First Edition of the "Most Important of all Overland Narratives"
"Definitive Account of the Most Important Exploration of the North American Continent" (Wagner-Camp)
The foundation stone of any serious collection of Western Americana, the first edition of the official account of the Lewis & Clark expedition. This book is universally lauded as the most important and influential work concerning the exploration of the American West ever printed. The rare and important folding map, present here in a very nice example, is a cartographic landmark of the highest order. The map was drawn by Samuel Lewis, based on William Clark's manuscript, it has been called the "master map of the American West" (Carl Wheat).
The most important aspect of the Philadelphia 1814 edition of Lewis and Clark is its folding map, printed on light paper and generally found tipped in the front of the first volume. This was not issued with all copies - it cost extra at the time of publication - and has often been taken out since because of its extraordinary cartographic importance. Today it represents 85 to 90 percent of the total value of the book - Reese.
The expedition, commissioned by Jefferson and funded by Congress in early 1803 (it cost all of 2,500 dollars), was the first exploration officially sponsored by the Federal government. The acquisition of Louisiana Territory, finalized in December of the same year, increased the importance and urgency of the expedition, which set out from St. Louis in May 1804 and covered 8000 miles in the next 2 years, crossing the Rocky Mountains and reaching the mouth of the Columbia River before returning by the same route. The extremely accurate and detailed map is a remarkable cartographic achievement, perhaps even more than the written account of the journey: it served to galvanize the nation's inexorable western expansion. Publication of Lewis's and Clark's account of the epic expedition was delayed by the appointments of both leaders to official positions in the new Louisiana Territory (Lewis as territorial Governor and Clark as Superintendent of Indian Affairs), and later by Lewis's murder or suicide in 1809. This "most important of all overland narratives" (Grolier) was finally brought to press but a high proportion of the copies issued in this first printing, which is replete with errors, lacked the folding map or were otherwise defective. The work includes a prefatory "Life of Captain Lewis" by President Jefferson.
It was the intention of Lewis and Clark to publish their journals soon after their return from their expedition, and Lewis went so far as to issue a prospectus of the work, announcing its speedy publication. They both, not long after this, received Government appointments the onerous duties of which prevented the carrying out of this plan. Urged by Jefferson to proceed with the work, Lewis started for Washington to take up his editorial task, when he lost his life on the journey. Clark, the survivor, prompted by Jefferson to seek an editor for the work, selected Nicholas Biddle, who, after some hesitation, engaged to take it up, giving himself almost completely to the task.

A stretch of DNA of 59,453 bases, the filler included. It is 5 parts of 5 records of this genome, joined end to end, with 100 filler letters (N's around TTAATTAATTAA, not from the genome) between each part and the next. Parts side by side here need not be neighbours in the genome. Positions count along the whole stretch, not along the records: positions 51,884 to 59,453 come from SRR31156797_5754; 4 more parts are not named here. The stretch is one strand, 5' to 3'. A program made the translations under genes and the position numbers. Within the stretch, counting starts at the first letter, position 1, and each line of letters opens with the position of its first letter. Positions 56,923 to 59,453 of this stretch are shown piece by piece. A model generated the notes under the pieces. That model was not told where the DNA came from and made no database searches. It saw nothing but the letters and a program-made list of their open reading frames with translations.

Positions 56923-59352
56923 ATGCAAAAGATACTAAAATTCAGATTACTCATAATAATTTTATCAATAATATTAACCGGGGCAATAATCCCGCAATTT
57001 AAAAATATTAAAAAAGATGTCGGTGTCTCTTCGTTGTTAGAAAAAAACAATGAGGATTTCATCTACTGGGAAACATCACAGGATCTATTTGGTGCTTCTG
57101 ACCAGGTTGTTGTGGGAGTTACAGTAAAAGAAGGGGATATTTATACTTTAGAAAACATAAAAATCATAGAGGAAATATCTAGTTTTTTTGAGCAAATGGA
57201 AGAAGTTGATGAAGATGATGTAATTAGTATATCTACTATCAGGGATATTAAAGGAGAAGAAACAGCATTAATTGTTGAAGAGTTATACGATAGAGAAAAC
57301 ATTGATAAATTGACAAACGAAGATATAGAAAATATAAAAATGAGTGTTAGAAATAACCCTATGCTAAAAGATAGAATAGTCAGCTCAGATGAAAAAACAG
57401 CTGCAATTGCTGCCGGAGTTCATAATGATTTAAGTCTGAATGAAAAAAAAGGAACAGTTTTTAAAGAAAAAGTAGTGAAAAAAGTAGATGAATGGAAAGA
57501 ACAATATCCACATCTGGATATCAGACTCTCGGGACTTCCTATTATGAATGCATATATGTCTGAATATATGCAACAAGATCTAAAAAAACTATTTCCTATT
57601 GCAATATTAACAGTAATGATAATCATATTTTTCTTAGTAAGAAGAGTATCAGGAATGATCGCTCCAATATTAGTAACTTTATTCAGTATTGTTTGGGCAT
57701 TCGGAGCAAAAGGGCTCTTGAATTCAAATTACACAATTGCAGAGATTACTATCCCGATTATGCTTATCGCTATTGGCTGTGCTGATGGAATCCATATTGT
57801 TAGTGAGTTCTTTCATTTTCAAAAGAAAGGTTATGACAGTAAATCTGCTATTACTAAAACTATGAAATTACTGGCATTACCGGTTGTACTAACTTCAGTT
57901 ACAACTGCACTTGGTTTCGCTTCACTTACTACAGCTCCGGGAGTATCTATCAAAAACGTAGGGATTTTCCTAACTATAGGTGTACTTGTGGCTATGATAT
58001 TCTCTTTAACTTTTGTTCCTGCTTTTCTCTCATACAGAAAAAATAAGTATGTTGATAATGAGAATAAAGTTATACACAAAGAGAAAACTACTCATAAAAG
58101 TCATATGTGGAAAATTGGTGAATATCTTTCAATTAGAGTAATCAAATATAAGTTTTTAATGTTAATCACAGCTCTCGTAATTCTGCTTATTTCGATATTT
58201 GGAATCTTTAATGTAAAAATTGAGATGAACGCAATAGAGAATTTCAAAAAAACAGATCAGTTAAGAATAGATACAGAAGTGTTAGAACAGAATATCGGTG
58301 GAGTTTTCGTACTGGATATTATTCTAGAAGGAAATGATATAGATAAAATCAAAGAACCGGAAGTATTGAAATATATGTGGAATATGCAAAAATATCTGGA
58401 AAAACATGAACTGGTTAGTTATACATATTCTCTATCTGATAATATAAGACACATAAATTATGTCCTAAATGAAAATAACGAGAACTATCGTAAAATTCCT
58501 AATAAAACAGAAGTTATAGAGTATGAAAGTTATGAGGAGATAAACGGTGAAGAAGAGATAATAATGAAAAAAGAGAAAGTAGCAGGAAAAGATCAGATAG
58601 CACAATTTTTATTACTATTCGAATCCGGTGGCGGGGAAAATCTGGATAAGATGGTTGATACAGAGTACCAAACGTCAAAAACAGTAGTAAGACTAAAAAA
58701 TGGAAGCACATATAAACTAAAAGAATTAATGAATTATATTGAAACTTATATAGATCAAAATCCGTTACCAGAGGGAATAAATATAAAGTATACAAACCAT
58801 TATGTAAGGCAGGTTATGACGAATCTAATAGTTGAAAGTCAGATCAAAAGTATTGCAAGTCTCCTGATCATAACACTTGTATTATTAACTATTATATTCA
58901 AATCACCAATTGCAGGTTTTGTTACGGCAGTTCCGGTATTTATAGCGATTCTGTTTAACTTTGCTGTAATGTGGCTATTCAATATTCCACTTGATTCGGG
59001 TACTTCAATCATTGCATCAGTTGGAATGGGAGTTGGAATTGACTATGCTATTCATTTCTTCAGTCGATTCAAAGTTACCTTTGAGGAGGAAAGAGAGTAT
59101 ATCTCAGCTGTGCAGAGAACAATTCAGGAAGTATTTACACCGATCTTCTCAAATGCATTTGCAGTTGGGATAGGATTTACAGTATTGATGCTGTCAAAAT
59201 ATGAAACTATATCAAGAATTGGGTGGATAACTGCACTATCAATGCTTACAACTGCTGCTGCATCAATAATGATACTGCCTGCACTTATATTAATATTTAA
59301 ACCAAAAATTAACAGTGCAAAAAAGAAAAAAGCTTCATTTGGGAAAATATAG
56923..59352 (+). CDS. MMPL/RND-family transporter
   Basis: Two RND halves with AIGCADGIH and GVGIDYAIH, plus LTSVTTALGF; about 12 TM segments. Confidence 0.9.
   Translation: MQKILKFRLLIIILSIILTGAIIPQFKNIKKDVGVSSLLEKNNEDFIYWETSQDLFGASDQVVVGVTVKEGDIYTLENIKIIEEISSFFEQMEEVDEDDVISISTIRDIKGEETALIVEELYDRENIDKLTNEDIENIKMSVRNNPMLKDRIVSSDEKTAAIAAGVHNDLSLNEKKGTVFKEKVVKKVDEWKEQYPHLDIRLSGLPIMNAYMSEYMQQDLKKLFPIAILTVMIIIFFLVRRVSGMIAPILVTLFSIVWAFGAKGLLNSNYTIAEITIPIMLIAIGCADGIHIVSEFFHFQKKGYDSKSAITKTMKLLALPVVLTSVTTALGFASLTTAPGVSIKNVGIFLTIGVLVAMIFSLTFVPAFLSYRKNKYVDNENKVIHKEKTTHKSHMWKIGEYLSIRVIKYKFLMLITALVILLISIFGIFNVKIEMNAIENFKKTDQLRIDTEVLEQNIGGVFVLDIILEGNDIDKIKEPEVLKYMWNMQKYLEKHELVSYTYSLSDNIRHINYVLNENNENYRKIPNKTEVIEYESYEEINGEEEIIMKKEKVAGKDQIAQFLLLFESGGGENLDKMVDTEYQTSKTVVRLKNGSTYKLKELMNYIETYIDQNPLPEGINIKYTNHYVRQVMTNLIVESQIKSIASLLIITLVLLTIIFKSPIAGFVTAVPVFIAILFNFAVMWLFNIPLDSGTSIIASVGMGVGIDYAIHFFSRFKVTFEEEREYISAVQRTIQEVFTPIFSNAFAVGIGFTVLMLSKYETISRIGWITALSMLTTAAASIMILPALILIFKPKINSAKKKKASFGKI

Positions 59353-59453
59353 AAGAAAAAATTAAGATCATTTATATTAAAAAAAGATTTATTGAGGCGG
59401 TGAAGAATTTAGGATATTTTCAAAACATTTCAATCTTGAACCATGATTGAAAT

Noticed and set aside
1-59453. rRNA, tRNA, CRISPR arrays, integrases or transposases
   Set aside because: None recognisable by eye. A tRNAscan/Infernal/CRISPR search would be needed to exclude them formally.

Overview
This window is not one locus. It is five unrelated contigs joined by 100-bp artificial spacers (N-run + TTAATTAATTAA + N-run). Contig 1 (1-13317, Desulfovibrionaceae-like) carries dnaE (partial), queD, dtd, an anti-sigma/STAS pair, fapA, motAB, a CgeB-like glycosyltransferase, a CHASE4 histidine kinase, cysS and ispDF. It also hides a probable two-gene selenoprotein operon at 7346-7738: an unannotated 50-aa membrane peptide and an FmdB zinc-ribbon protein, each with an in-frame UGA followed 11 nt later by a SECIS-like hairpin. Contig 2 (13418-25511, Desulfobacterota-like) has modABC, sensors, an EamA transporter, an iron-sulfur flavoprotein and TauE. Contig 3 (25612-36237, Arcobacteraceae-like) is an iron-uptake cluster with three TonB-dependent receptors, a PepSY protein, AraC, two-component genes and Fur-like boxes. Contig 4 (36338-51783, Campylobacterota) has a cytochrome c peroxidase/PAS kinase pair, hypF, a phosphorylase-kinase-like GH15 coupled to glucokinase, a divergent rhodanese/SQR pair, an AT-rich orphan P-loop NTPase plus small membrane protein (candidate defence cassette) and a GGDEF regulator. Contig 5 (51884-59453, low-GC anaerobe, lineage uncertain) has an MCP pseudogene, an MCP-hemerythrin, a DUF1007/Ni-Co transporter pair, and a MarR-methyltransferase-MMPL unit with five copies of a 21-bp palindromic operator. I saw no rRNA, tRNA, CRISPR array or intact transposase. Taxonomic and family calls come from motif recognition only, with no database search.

The maps, charts, and plates, beginning with the key folding map, are as follows:
- A Map of Lewis and Clark's Track, Across the Western Portion of North America From the Mississippi to the Pacific Ocean.
- Fortification [on the Missouri River] (Vol. 1, facing page 63)
- The Falls and Portage (Vol. 1, facing page 261)
- Great Falls of the Columbia River (Vol. 2, facing page 31)
- The Great Shoot or Rapid (Vol. 2, facing page 52)
- Mouth of the Columbia River (Vol. 2, facing page 70)
For an extended discussion of the history of the editing of the narrative's text, which was prepared by Nicholas Biddle and Paul Allen directly from the journals kept by Lewis and Clark, see Stephen Dow Beckham's essay in The Literature of the Lewis and Clark Expedition: a Bibliography and Essays (Portland: Lewis & Clark College, 2003).
Wright Howes suggested that fewer than 2000 copies of the 1814 edition were printed, and Stephen Dow Beckham has uncovered archival evidence that only 1,417 perfect sets were actually sold. What percentage of those were purchased with the folding map is unknown. Over the years the extant examples of the account have been well-loved by generations of readers, often to the detriment of the physical books. Copies of the map, which was printed on somewhat thin paper, where unfolded and refolded countless times, often suffering greatly in the process. Consequently, it is increasingly hard to find a nice set of this work, with the map in good condition.